Overview of BRAC
BRAC is a global leader in creating large-scale opportunities for the poor. Founded in Bangladesh in 1972, it is now the world’s largest development organisation. Over 110,000 BRAC workers touch the lives of an estimated 138 million people in 11 countries, using a wide array of tools such as microfinance, education, healthcare, legal rights training and more.
To find out more about BRAC, please visit BRAC.net
Founded in 2007, BRAC USA is an independent affiliate of BRAC with its own Board of Directors exercising full fiduciary responsibility for all grants, philanthropic programs and services. BRAC USA is determined to root out the systemic causes of poverty, and to design solutions that can be scaled up to reach millions.
To find out more about BRAC USA, please visit bracusa.org
Ultra-Poor Graduation Initiative
In 2013, BRAC launched the Ultra Poor Graduation Initiative. The Initiative aims to catalyse global implementation of the Graduation approach and its adoption across major stakeholders through the following:
- Increased awareness and uptake of the Graduation approach by stakeholders including policymakers, development finance agencies, national governments, NGOs and MFI implementers as a result of global advocacy efforts.
- Effective implementation of the Graduation approach, supported through advisory services, technical assistance, training and knowledge transfer from BRAC’s Targeting the Ultra Poor programme to external stakeholders interested in, or currently implementing Graduation approaches.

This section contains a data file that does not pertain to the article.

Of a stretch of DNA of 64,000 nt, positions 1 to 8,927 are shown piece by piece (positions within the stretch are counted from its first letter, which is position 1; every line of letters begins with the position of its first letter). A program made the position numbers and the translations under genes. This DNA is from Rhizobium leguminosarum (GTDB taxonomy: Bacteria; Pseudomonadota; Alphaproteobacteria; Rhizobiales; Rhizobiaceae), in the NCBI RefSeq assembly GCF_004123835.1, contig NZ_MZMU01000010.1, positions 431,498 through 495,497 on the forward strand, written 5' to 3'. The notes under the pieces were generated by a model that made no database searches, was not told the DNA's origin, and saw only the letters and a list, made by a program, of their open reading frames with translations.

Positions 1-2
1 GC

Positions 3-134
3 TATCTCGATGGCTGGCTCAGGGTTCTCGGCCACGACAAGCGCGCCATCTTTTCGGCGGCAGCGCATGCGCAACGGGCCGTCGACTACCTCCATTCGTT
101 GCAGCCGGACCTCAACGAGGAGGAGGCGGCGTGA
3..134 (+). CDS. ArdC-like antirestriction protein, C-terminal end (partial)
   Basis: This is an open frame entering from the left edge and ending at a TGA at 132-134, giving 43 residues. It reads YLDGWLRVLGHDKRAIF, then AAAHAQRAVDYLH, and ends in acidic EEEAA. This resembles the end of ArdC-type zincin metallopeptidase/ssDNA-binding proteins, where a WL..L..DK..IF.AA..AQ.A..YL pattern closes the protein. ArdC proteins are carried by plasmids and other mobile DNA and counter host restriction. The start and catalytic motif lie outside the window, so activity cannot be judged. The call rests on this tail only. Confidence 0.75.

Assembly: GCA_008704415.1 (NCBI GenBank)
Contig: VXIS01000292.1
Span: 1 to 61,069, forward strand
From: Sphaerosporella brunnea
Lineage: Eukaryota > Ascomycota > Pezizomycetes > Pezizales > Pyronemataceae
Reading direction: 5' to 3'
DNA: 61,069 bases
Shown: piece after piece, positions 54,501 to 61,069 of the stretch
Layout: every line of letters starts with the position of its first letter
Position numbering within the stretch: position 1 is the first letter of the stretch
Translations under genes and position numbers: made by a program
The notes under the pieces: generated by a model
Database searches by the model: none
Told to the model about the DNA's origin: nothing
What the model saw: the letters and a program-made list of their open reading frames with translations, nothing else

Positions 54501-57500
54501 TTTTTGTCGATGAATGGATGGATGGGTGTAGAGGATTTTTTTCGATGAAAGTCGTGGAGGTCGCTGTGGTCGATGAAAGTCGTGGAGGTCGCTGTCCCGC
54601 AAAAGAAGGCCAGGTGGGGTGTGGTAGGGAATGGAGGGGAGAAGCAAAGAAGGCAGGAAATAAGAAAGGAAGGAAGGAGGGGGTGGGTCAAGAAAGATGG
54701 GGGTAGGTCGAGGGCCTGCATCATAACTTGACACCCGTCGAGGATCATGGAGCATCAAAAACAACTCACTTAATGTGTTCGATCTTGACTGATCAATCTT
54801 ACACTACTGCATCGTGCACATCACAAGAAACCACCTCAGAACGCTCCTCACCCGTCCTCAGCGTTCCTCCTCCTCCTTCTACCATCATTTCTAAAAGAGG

“There is no other organization in the world that does this work in such a superior way. What BRAC has been able to do with the graduation programme is really incredible. They have the ability and the will to help others to bring it to reality in their own environments.”
– Anne Hastings, Global Advocate and Quality Assurance Advisor for Uplift and Former Director of Fonkoze.
“The program puts forward a simple but powerful concept: the problem with being ultra- poor is not any one constraint, but several interdependent constraints, and attacking poverty with an integrated program may be necessary to generating long term improvements. “
– Dean Karlan, Professor of Economics at Yale University and President and Founder of Innovations for Poverty Action (IPA)
“This program has been evaluated with very rigorous randomized control trials … it's been found to be one of the most successful anti-poverty programs I've seen raising people's consumption level, food security, sense of dignity, sense of belonging.”
– Esther Duflo, Co-Founder and Director, Abdul Latif Jameel, Poverty Action Lab